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Do patients recovering from COVID-19 benefit from rehabilitation?

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Patients who suffered from acute COVID-19 may experience symptoms that require the support of rehabilitation services.

The rapid emergence of COVID-19 was experienced worldwide. Healthcare facilities were caring for large volumes of patients during the onset of the virus while lacking prior knowledge of its symptoms. The virus has caused several clinical ailments, including respiratory failure, excessive immunological response, clotting disorders, renal failure, and myocarditis, among others.

Recovery from the physical repercussions of contracting the virus, such as respiratory conditions and fatigue can require further support through rehabilitation. During the onset of the virus, medical services responded by relying on data that was not developed particularly from COVID-19 patients but was directly related to their concerns. Some treatments have proven to be more successful than predicted over time, such as laying down patients prone to breathing issues and employing continuous positive airway pressure, while existing knowledge has been put to good use. Rehabilitation has surfaced as an integral programme as well in helping patients transition from covid related symptoms and recuperate to resume their normal lives.

According to a study published in the Clinical Medicine Journal, like medical treatments, rehabilitation is a diagnostic-led, effective problem-solving process that is supported by evidence. The primary step is the diagnosis, which detects the causes and core medical issues of a patient, to determine treatment. Through a multidisciplinary and holistic process, patients are tested and diagnosed to distinguish any preexisting conditions from symptoms that are a result of the virus. Physiotherapists and mental health specialists are also a part of the treatment process to provide appropriate assessments during the road towards recovery.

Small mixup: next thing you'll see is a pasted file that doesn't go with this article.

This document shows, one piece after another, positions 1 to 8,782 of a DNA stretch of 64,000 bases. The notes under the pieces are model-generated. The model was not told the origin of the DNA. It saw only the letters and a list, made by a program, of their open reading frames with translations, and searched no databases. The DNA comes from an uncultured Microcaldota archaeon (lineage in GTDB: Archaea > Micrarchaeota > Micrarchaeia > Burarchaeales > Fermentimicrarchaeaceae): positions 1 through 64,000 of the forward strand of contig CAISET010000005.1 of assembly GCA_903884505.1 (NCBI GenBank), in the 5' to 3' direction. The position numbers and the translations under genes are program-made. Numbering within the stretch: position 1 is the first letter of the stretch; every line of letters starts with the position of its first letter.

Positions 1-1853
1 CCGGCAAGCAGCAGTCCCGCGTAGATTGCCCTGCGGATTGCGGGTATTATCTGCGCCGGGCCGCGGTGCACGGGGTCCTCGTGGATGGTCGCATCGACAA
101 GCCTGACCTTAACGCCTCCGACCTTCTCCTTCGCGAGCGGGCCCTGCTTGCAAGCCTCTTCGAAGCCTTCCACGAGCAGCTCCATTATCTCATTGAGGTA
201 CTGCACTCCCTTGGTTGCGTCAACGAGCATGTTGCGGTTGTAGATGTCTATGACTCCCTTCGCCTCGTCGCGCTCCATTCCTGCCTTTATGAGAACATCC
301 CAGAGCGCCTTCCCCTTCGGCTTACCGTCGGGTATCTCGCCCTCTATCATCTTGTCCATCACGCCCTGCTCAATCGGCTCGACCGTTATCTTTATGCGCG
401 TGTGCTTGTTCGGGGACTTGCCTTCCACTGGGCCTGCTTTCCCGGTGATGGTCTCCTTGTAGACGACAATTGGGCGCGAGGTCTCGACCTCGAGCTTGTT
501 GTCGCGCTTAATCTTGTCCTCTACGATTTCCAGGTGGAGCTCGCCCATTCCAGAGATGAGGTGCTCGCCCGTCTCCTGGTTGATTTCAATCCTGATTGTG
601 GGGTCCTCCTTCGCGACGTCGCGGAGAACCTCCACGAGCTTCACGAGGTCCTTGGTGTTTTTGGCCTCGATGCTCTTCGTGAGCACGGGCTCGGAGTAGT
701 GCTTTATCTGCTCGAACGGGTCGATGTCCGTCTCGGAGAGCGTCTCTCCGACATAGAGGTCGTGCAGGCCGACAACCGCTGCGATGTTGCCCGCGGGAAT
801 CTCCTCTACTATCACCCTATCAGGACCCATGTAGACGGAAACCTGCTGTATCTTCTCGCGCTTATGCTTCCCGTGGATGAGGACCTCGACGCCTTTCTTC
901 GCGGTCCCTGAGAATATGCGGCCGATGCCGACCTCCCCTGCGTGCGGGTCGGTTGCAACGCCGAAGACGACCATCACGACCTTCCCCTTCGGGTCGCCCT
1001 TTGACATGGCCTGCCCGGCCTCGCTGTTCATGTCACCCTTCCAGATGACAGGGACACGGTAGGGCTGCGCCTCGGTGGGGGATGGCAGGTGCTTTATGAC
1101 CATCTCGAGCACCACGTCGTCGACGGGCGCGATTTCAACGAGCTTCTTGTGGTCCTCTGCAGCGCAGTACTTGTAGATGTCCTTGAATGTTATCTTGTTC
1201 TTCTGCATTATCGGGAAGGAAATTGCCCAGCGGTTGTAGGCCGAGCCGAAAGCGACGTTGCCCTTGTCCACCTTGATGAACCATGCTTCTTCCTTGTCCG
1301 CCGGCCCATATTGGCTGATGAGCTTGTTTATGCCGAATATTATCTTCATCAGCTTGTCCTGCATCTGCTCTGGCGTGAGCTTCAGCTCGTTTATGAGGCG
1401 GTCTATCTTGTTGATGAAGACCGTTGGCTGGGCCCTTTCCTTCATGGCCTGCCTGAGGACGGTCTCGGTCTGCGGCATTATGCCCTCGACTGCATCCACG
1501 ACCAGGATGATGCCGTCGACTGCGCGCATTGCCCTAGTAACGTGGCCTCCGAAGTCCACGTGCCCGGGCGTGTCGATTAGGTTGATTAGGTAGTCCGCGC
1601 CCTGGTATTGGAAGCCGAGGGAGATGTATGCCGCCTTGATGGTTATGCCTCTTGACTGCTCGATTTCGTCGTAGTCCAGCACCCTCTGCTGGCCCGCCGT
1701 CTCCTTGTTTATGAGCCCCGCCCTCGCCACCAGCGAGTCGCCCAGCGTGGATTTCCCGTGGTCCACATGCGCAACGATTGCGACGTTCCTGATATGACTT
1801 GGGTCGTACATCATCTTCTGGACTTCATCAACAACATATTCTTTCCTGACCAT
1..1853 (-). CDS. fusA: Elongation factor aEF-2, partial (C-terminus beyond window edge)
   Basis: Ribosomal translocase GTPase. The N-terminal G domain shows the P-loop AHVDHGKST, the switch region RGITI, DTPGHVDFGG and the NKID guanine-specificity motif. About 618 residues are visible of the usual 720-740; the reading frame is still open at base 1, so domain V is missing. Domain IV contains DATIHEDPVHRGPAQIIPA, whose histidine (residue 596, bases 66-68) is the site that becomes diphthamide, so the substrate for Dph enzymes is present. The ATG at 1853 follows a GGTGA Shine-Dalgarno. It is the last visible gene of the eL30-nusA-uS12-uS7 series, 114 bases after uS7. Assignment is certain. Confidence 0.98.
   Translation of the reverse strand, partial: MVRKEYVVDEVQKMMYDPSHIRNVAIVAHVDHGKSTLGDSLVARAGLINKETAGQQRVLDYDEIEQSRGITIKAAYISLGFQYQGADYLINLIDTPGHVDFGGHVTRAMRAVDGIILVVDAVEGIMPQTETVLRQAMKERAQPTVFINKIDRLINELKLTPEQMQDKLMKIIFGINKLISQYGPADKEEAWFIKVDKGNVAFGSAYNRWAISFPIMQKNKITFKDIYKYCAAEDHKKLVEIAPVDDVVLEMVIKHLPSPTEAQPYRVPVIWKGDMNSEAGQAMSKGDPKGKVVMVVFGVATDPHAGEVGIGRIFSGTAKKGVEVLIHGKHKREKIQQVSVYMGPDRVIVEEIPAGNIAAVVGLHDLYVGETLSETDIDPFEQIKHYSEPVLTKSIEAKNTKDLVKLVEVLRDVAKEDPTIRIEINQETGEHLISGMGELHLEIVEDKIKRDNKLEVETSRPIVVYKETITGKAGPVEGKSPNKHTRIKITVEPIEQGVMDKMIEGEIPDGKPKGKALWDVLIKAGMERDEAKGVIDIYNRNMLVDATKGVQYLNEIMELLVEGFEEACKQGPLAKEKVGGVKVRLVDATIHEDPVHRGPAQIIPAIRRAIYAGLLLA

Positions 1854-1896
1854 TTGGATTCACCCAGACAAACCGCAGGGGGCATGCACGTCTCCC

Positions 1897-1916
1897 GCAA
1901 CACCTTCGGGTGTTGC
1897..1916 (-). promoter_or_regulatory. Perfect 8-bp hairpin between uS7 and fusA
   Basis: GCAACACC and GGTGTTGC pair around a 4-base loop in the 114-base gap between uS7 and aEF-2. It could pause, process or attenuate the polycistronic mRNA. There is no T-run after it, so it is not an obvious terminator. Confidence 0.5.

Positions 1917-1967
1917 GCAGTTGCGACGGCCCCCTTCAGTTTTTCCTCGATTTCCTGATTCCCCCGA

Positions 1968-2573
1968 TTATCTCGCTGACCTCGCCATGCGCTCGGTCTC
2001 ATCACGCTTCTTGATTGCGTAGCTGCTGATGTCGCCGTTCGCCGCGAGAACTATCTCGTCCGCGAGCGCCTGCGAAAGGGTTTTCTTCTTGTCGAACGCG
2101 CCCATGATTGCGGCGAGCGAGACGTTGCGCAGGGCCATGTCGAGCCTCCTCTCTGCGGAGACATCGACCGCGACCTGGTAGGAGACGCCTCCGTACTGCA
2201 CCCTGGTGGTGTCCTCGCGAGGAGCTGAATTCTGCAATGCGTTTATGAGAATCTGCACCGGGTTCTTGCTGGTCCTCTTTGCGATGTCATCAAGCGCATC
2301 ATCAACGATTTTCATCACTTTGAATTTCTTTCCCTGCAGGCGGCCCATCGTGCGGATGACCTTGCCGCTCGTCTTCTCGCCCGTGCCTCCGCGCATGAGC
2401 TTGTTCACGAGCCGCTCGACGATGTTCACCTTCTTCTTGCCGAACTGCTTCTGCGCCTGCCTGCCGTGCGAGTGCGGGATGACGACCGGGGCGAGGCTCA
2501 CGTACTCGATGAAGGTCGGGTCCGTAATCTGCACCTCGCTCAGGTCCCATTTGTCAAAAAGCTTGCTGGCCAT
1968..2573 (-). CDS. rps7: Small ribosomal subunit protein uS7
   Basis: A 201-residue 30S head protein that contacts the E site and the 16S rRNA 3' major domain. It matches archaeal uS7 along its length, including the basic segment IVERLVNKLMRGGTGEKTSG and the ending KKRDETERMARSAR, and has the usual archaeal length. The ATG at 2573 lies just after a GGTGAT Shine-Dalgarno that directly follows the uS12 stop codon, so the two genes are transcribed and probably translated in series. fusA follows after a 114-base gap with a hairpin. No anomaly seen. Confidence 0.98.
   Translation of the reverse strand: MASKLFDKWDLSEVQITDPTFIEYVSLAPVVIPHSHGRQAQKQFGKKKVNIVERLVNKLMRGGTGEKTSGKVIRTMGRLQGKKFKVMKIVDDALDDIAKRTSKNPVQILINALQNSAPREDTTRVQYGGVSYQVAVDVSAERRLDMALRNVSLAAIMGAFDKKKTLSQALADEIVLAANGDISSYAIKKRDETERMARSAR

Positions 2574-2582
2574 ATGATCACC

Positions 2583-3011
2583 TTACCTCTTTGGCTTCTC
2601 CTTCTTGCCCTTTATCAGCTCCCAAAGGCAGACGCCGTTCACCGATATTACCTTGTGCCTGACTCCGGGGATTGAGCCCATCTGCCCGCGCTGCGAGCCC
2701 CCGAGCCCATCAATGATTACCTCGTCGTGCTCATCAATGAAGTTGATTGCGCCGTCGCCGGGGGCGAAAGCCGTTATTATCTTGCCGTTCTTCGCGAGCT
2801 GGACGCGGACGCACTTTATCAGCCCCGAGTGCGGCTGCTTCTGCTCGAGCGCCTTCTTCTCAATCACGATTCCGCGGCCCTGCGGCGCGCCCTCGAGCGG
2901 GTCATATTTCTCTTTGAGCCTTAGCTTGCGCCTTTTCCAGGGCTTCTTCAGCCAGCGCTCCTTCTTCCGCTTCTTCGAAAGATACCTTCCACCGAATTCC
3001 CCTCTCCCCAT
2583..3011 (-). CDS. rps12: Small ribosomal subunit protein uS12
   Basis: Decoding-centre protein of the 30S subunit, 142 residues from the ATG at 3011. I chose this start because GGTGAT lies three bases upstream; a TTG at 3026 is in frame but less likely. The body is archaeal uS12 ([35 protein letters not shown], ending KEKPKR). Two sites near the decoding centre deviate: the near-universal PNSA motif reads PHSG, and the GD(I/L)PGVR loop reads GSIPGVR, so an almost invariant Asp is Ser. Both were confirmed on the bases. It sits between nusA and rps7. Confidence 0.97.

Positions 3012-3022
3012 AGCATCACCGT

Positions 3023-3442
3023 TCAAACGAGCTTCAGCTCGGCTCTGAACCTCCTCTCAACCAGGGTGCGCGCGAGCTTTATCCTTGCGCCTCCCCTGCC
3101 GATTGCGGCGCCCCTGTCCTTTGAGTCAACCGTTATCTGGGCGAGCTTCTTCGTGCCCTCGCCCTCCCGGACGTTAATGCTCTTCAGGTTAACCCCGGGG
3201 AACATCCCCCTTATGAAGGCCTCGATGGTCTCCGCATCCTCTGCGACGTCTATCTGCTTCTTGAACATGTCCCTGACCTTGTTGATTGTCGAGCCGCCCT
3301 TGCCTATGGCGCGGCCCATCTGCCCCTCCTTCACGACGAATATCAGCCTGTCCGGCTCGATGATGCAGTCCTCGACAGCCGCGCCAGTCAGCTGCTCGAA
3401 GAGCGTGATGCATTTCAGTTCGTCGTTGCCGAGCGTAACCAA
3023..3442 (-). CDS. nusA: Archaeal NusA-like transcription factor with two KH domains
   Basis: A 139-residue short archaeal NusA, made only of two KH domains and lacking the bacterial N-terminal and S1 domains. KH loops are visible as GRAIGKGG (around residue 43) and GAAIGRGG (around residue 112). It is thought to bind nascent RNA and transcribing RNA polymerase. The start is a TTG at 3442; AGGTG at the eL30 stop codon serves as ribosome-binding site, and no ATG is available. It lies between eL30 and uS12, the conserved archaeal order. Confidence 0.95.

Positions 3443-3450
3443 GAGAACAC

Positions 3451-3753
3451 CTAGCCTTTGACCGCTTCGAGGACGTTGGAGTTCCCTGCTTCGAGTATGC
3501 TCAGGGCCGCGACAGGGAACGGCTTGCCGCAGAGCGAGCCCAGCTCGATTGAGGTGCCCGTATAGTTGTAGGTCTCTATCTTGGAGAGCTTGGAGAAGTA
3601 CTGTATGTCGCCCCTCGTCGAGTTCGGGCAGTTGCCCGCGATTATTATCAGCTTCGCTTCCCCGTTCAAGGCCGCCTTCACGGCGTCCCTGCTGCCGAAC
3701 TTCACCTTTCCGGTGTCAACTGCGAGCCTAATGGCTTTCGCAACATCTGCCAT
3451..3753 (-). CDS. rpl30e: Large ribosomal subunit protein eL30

The virus can impact the heart and circulatory system, the brain directly through encephalitis, and indirectly in the instance of secondary to hypoxia or vascular thrombosis, the kidney and renal function, blood clotting, and the gastrointestinal tract, in addition to the respiratory system. Recovery through rehabilitation is helping patients recover and address arising medical issues, and although COVID-19 has challenged healthcare in its entirety, including rehabilitation, it is precipitating change and driving multidisciplinary approaches.

In Early experiences of rehabilitation for individuals post-COVID to improve fatigue, breathlessness exercise capacity and cognition – A cohort study, published in Chronic Respiratory Disease Journal, Sage Journals, 30 individuals completed a COVID-19 rehabilitation programme. Eighty-seven per cent were admitted for the duration of 10 to 14 days, and 14 per cent required mechanical ventilation in an Intensive Therapy Unit (ITU) setting. Thirteen percent of the patients had preexisting respiratory conditions such as asthma. Thirty patients completed at least eight sessions of rehabilitation, with two dropping out due to personal reasons.

When compared to healthy controls, baseline ratings revealed lower exercise capacity and health-related quality of life, but generally intact anxiety, depression, and cognition. The study concludes on a note which demonstrates the importance and effectiveness of rehabilitation programmes and how it supports patients who suffer from long- COVID symptoms. The findings further touch on individualised and personalised care for patients driving positive outcomes.                                                                                                                                                          

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